Modern appliances designed for food dehydration make this ancient preserving technique faster, more efficient, reliable and easy. We no longer have to worry about wild animals stealing food set out to dry or a sudden downpour ruining days of drying. A simple appliance with trays, a heat source and a fan takes away the elements of surprise and essentially allows you to put fresh food in and take dried food out. Of course, drying food does take some know-how and a little trial and error at times.
Cooking is a blend of science and art. Dehydrating food and turning it into delicious meals is an excellent example of that, and our team of authors has combined their expertise to maximize both aspects. Don Mercer is a professional engineer specializing in food science , with years of experience perfecting the technique of drying food in a lab and in practical settings (including his own backyard). Don teaches university food processing courses and has done work on food processing and drying around the world, helping developing communities implement the science of dehydration to sustain their food supply. Don has taken the guesswork out of drying foods so you can jump right in. Jennifer MacKenzie is a professional home economist with a bachelor of science in Foods and Nutrition. Through her expertise in recipe development, testing and writing, she knows both the science of how food works and the art of making it taste good -- and how to write her techniques down so you can get the same results. Jay Nutt is a chef with years of experience cooking in restaurants and teaching cooking classes. He and Jennifer co-own their own restaurant and gourmet food store. Jay s flair for creating fabulous food that dazzles customers and keeps them coming back for more is incorporated into the recipes in this book, so you'll get the most out of your dried foods while making tasty dishes your family will love.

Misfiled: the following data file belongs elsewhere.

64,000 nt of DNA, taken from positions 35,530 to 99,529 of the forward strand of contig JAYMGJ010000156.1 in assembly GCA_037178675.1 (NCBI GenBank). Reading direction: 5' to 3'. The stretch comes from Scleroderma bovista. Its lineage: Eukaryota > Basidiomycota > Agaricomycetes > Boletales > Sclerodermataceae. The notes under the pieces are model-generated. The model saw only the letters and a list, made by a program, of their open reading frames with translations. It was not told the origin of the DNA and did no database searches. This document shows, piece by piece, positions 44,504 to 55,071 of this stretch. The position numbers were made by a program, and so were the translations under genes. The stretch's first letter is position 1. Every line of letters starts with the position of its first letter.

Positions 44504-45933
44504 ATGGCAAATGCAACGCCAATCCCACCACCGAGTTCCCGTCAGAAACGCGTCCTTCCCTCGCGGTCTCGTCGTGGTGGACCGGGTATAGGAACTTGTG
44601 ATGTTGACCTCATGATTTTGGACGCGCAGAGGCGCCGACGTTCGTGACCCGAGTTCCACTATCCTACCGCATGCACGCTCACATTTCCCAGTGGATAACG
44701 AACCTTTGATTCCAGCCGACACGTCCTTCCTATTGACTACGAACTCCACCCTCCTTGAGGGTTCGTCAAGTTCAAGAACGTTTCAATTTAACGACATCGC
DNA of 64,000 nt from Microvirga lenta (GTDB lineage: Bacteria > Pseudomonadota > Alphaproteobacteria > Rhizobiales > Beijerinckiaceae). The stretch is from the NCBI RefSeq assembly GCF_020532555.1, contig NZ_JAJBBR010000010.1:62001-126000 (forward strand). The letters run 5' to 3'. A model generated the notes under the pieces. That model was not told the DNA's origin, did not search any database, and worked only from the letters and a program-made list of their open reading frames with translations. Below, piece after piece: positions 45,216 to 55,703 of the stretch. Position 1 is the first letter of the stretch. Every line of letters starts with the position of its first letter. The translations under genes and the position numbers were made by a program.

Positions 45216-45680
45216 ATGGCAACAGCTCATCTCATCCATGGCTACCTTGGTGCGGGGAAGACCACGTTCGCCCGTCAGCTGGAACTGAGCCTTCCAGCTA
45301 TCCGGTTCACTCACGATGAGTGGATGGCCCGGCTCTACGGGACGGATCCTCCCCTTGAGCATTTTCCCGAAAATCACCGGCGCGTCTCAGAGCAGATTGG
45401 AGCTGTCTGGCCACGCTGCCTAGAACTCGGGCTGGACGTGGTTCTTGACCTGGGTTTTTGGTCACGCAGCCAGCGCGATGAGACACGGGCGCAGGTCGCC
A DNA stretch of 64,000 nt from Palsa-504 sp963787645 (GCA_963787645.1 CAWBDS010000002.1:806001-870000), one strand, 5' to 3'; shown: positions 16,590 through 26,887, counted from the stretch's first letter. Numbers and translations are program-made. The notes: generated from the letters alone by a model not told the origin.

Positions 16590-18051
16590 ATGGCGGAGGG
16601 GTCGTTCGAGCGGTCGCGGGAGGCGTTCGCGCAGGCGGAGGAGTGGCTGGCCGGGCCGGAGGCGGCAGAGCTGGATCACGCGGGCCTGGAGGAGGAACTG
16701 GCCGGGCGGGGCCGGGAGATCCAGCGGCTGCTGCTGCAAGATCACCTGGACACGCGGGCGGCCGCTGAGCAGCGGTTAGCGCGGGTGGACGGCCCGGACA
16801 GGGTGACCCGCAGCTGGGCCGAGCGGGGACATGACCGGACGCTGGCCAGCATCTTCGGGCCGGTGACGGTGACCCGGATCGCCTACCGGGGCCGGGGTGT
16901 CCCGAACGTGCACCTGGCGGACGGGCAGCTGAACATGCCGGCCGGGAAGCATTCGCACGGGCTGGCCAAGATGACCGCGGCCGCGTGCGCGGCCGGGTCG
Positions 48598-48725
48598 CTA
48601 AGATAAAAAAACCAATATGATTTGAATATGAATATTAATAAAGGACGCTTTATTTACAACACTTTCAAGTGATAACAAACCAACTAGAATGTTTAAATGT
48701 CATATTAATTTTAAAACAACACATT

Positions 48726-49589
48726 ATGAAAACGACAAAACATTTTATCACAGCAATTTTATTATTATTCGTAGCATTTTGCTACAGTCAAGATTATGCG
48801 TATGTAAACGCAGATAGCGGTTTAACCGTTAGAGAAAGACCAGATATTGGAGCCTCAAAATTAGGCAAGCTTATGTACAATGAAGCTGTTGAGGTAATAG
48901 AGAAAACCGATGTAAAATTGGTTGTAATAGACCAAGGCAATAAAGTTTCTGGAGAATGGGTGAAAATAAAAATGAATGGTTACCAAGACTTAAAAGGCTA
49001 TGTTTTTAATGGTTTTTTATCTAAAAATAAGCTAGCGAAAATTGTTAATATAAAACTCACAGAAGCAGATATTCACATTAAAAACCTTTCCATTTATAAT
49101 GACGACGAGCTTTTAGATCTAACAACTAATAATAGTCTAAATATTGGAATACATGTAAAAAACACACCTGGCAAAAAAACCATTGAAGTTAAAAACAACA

We've integrated the latest food safety information into our techniques (we've learned a few things since the earliest days of dehydrating), and have provided easy-to-follow drying instructions and time guidelines to give you the tools you need to preserve your own food safely at home. Once you've mastered the science of drying foods, you can explore the culinary art of cooking from your pantry full of preserved food. We've included recipes that use a mixture of dried and fresh ingredients, as well as recipes that primarily use dried ingredients; the latter are perfect for taking on the trail or road -- or anywhere else without refrigeration.
When you've got your pantry stocked full of dried foods, and while the garden sleeps for the winter, you can take advantage of your dehydrator's versatility by using it to create homemade pet treats for your furry companions, to make gifts for family and friends, and even to dry special crafts and homemade decorations. We've created some recipes and instructions for you to try. Once you get going, you will likely think of even more uses for your dehydrator between gardening seasons.
We hope you'll enjoy incorporating the age-old practice of food dehydration into your modern life and taking advantage of what nature provides. So plant a few extra rows of tomatoes and beans, pick as many strawberries as possible when they re at their peak and buy that big basket of freshly harvested carrots. Then load up your dehydrator. You'll be thrilled to be cooking with your own dried foods the whole year through!
Table of Contents
PART 1: Dehydrating Foods
PART 2: Cooking at Home with Dehydrating Foods
PART 3: Cooking on the Trail with Dehydrated Foods
PART 4: Other Uses for Your Dehydrator
Appendix: Dorm Room Cuisine